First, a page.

They took advantage of the fact that if a rat hears a particular sound before it gets hit with a jet of air, it will eventually blink when the sound is played ahead of the puff reaching its eyes.

Prof Mintz offered the BBC a tour of his lab at Tel Aviv University "We know how to blink. Currently, I'm blinking very freely," says Prof Mintz.

"We also know how to record that the animals are learning to respond to a stimulus - we plant electrodes around the eye, and record the muscle activity to see when the rat actually closes its eye.

"And we know that when we damage the biological structure [the cerebellum] the animal cannot learn this simple motor response any more, never again, and nothing in the brain can replace this learning.

"So after having studied this brain region, we constructed a simulation that works in a similar way to the original biological system - and when we see some recovery of the lost movement, it is clear that it is coming from our synthetic device and not from any other area of the brain."

Science amalgam

Science fiction helped the researchers come up with the idea of replicating a specific brain function with a microchip.

Continue reading the main story

Start Quote
Lives are [being]wasted on dubious and ego-driven experiments.”
End Quote
National Anti-Vivisection Society
The genre has long been populated by cyborgs and other related creatures, from Terminator and Robocop to Isaac Asimov's bionic robots and Blade Runner's bioengineered "replicants".

Although neuroscientists have quite literally been picking at the brain for decades, it is only recently that there have been significant breakthroughs in the area.

One instance is a brain-computer interface which allows a person with disabilities to control a computer cursor through the power of thought alone. It works via electrodes attached to their brain which read specific signals.

Prosthetic limbs function through brain implants, too, but they also only work one way, receiving signals and interpreting them into physical actions.

Getting the artificial portion of the cerebellum to receive one set of signals and send out an entirely different set of commands proved especially challenging.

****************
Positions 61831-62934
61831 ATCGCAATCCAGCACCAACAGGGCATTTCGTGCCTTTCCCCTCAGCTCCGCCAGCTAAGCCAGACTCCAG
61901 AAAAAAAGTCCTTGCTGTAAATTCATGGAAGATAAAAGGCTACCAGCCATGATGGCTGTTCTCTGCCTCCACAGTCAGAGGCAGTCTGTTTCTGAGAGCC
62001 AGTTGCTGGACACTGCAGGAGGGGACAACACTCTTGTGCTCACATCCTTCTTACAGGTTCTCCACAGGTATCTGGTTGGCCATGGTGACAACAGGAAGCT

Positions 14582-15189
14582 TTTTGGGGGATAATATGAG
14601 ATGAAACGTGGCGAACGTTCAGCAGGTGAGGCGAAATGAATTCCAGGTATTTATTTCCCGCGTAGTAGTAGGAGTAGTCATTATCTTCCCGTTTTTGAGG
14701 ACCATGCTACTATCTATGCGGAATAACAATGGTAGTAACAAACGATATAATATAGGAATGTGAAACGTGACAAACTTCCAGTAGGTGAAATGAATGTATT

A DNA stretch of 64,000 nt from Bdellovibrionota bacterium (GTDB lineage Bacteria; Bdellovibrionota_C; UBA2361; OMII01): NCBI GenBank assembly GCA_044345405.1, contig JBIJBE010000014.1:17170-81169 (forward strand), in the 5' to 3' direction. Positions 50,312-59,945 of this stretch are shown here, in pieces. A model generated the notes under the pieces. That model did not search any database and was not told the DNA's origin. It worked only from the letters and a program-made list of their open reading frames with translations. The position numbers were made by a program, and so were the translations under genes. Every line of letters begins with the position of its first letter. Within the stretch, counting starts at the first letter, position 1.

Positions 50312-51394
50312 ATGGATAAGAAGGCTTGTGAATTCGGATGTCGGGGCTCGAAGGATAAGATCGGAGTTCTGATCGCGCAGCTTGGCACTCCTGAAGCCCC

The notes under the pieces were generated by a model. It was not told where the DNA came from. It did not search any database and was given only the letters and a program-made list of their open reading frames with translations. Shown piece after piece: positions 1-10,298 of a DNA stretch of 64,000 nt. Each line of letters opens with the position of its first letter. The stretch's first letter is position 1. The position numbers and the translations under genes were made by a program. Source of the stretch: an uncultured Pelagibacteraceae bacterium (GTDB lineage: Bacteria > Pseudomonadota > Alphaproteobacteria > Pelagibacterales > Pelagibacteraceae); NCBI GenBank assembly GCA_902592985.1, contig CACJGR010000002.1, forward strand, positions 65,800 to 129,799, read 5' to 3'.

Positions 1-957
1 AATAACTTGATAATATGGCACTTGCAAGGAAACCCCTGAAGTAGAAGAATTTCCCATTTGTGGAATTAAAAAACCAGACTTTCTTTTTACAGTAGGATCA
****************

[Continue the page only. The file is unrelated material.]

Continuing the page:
A computer model of the chip that is attached to the rat "The only way to for such a project to succeed is by combining different disciplines - and this is where 'nano-bio-info-cogno' comes in - uniting nanotechnology, biology, informatics and cognitive science," says Prof Mira Marcus-Kalish of Tel Aviv University, who is also taking part in the project.

"We take nanoelectrodes into a biology application, try to analyse everything through informatics, and then also use cognition."

The next step will be getting the rats to perform not just one, but several physical actions, says Prof Mintz.

"Let's imagine a person loses a big chunk of cerebellum, due to a haemorrhage, or a lesion, or due to ageing. Cerebellum ages very fast, and that's why we lose tiny motor functions," he says.

"So we need to find how to recover motor functions consistent of longer sequence of movements."

Future cyborgs?

"The more replacement parts we have for our body, the more people are not just alive, but healthy.”

Once the trials with rats are over and successful, the researchers plan to move to human subjects.

They say they hope to help people and save lives. However, animal rights activists describe the research as "disgraceful" and "abhorrent".

"This type of research raises enormous ethical concerns, let alone the poor animals whose lives are wasted on dubious and ego-driven experiments," says Jan Creamer, chief executive of the UK-based National Anti-Vivisection Society.

"The NAVS is totally opposed to all forms of animal experimentation and advocates the use of sophisticated non-animal techniques, which this clearly is not. As an example, we are currently funding a long-term project concerned with the human brain and its functions and our research uses cutting edge technology, not the outmoded animal model."

As the researchers replace bigger parts of the brain with electronics other questions are also likely to be raised: how far the research should be taken and how many neurons can be replaced before our bodies become controlled by a machine, rather than the other way round.

Prof Mintz says that 'brain enhancement' is a 'taboo' subject Although some may argue that we already interfere with nature when we implant a pacemaker or transplant a heart, the brain is viewed differently because it is the organ that controls everything in the human body.

"It's fascinating how people get worried when it comes to their brain, there's this fear that some alien intruder will take over ourselves," says psychologist Prof Carlo Strenger from Tel Aviv University, who is not involved in the study.

"But think of the many people who have suffered brain damages because of accidents, of the people with degenerative diseases - the more replacement parts we have for our body, the more people are not just alive, but healthy.

"One philosophical question could arise once we'll be able to download a person's whole brain onto a chip and then implant the chip into someone else's body.

"This is a problem we don't yet know how to solve. But we're not there yet."